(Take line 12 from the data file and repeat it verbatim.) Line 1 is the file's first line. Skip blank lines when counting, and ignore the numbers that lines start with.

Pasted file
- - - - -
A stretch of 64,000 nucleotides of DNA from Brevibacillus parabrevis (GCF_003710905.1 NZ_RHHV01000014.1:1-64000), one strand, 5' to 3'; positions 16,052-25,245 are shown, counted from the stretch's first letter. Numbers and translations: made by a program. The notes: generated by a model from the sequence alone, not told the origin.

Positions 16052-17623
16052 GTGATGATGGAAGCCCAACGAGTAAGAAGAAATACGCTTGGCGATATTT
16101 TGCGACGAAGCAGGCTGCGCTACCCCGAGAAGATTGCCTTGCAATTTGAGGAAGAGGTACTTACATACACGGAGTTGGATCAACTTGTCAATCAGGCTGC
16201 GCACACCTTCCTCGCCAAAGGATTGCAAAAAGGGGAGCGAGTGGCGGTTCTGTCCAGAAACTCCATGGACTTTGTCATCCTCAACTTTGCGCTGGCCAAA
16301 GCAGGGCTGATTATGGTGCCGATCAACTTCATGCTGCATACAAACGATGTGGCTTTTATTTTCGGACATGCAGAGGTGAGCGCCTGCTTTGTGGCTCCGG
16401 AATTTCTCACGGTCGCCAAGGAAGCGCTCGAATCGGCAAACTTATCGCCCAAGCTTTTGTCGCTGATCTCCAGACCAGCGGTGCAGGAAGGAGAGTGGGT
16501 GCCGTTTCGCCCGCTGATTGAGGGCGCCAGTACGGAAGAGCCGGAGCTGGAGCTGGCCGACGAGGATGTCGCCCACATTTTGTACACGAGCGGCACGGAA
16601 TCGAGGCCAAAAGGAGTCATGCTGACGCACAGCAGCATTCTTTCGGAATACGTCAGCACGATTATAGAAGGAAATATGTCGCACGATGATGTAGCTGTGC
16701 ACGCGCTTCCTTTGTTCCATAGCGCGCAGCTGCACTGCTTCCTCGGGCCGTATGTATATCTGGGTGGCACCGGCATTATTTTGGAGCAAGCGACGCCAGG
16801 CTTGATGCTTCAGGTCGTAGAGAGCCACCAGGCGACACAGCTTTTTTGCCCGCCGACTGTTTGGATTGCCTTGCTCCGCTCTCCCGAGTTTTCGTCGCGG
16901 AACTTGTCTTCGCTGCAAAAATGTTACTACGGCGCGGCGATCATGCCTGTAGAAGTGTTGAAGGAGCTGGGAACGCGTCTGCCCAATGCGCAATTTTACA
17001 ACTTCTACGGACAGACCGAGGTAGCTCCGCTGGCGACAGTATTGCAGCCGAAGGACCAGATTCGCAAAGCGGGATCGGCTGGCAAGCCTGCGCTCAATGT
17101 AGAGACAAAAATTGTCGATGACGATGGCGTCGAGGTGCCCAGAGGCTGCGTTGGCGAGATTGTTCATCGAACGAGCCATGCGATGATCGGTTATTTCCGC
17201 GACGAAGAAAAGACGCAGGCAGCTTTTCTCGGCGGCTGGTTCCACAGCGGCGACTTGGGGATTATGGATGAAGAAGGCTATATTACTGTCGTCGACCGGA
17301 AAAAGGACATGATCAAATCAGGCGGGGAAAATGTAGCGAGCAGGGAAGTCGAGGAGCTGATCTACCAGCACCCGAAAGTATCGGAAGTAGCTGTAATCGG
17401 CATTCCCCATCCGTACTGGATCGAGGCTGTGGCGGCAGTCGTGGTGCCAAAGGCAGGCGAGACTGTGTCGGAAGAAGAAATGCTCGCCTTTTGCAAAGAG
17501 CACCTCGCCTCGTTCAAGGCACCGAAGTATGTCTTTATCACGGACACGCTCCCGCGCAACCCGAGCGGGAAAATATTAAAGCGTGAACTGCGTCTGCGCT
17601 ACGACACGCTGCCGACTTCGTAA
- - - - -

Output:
16901 AACTTGTCTTCGCTGCAAAAATGTTACTACGGCGCGGCGATCATGCCTGTAGAAGTGTTGAAGGAGCTGGGAACGCGTCTGCCCAATGCGCAATTTTACA